Madiba’s 'long walk to freedom' gave new meaning to courage, character, forgiveness, and human dignity. Now that his long walk has ended, the example he set for all humanity lives on. He will be remembered as a pioneer for peace.
There are some truly brave people in this world whom you meet and you’re forever changed for the experience. Nelson Mandela remains Teresa’s hero, and a person who inspired her as a young woman to march with her classmates against apartheid. We had the honor of sitting with Mandela over the Thanksgiving holidays of 2007. I was struck by how warm, open, and serene he was. I stood in his tiny cell on Robben Island, a room with barely enough space to lie down or stand up, and I learned that the glare of the white rock quarry permanently damaged his eyesight. It hit home even more just how remarkable it was that after spending 27 years locked away, after having his own vision impaired by the conditions, that this man could still see the best interests of his country and even embrace the very guards who kept him prisoner. That is the story of a man whose ability to see resided not in his eyes but in his conscience. It is hard to imagine any of us could summon such strength of character.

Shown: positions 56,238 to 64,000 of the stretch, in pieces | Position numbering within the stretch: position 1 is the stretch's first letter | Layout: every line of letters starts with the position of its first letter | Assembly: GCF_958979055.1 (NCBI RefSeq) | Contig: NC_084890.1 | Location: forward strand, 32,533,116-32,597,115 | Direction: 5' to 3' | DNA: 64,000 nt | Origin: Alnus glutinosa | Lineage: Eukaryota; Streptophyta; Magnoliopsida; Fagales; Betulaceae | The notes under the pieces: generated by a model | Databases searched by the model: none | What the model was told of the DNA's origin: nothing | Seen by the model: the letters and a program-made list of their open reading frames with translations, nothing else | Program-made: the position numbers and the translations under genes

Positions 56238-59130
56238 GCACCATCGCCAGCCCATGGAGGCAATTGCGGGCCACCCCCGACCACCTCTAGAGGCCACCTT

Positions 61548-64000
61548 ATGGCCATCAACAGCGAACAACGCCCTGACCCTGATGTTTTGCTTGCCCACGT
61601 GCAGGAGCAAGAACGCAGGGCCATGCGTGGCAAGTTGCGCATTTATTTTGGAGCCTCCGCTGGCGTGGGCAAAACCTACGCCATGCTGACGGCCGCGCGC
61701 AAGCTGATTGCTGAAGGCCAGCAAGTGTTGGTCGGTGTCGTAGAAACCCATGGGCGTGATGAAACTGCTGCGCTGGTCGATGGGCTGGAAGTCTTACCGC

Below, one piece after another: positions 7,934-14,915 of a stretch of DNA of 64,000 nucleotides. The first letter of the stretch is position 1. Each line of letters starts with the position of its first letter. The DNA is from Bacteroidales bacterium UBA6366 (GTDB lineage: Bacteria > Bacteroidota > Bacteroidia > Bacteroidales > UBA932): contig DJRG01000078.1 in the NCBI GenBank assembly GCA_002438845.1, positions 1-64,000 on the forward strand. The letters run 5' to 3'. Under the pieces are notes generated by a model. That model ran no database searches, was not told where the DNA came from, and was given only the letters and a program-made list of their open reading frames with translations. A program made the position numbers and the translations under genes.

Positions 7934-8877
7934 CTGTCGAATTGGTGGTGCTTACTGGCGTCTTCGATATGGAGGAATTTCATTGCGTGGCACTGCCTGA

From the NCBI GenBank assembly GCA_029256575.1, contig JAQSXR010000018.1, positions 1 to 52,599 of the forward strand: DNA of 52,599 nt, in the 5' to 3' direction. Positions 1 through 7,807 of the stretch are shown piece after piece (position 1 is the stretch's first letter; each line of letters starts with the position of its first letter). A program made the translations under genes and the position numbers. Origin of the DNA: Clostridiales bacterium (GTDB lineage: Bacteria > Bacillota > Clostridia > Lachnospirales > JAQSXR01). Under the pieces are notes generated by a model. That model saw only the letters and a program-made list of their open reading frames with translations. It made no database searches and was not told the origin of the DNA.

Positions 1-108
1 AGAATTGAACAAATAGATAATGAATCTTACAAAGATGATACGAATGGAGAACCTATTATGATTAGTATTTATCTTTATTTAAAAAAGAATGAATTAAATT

Nelson Mandela was a stranger to hate. He rejected recrimination in favor of reconciliation and knew the future demands we move beyond the past. He gave everything he had to heal his country and lead it back into the community of nations, including insisting on relinquishing his office and ensuring there would be a peaceful transfer of power. Today, people all around the world who yearn for democracy look to Mandela’s nation and its democratic Constitution as a hopeful example of what is possible.
Teresa and I join those from around the world in honoring the life of this great man. Our deepest condolences go out to his wife, Graça, his family, all the people of South Africa and everyone who today enjoys the freedom Madiba fought for his entire life.